Federal Reserve chairman Jerome Powell on Friday said the central bank is "not forecasting or expecting a recession" in the U.S. The optimistic remarks come amid a growing concern by economists, investors, and business leaders that a slowing of the U.S. economy is imminent.

"I wouldn't see a recession as the most likely outcome for the U.S. — or for the world economy for that matter," Powell said during a panel discussion in Zurich, Switzerland.

Powell stressed, however, that slowing global growth and uncertainty around U.S. trade policy does continue to threaten the domestic economy, which is now in its 11th consecutive year of expansion. He also hinted that the Fed — as expected — will cut interest rates later this month to bolster growth and address the growing risks.

"We're going to continue to watch all of these factors — and all of the geopolitical things that are happening — and we're going to continue to act as appropriate to sustain this expansion," Powell added while speaking alongside the Chairman of the Swiss National Bank, Thomas Jordan.

In July, the Fed cut interest rates by 0.25 percent in an effort to maintain growth and mitigate the growing risks. The decision marked the first time the Fed lowered rates since the 2008 financial crisis.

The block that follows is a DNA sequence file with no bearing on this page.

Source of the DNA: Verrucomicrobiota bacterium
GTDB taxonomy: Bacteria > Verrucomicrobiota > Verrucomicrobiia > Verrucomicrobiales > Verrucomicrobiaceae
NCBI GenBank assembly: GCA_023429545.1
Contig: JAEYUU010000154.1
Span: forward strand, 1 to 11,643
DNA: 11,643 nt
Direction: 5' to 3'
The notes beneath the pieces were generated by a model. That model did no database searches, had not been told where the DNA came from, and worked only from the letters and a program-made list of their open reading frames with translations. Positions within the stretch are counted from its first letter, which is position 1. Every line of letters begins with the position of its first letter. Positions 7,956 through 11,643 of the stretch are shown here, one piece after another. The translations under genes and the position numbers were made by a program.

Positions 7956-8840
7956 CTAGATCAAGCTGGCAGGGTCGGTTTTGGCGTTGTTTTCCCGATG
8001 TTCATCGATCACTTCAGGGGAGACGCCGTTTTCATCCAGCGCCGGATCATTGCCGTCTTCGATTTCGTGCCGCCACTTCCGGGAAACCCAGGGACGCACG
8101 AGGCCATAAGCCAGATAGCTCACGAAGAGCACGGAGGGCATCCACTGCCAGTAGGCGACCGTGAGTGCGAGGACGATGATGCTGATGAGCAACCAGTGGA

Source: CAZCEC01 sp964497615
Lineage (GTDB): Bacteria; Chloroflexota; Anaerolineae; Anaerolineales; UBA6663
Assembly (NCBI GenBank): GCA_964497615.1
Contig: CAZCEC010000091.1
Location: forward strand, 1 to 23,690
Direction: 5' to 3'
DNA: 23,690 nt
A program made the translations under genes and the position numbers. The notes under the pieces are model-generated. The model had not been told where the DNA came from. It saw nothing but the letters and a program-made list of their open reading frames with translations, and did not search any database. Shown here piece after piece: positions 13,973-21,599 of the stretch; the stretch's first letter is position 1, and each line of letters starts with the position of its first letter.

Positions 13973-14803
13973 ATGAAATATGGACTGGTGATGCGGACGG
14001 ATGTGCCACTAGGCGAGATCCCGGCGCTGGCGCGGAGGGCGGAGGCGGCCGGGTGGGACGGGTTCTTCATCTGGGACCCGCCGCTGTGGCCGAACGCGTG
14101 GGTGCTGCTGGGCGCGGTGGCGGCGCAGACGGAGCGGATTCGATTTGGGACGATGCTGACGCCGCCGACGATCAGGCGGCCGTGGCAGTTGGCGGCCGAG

In a speech last month, however, Powell acknowledged that the current economic risks — specifically President Trump's trade disputes — pose "new challenges" for the Fed, which has no "rulebook" on how to respond.

Powell's positive assessment on Friday came just hours after the U.S. Bureau of Labor Statistics released a weaker-than-expected jobs report, which detailed disappointing, but sustained, employment growth in August.

"The most likely outcome for the U.S. economy is still moderate growth, a strong labor market, and inflation continuing to move back up," he said. "The consumer is in good shape and our main expectation is not at all that there will be a recession."

The Fed, which historically stays above the political fray, and Powell himself have come under enormous pressure from the Trump administration since the 2016 election. On Friday morning, Trump tweeted that the Fed was "WAY too early to raise, and Way too late to cut" interest rates during his presidency.

"Where did I find this guy Jerome? Oh well, you can't win them all!" the president added.

During the event at the University of Zurich, Powell added that political concerns play "absolutely no role" in the Fed's monetary policies. "I would not tolerate any attempt to include them in our decision making or our discussions," he said.

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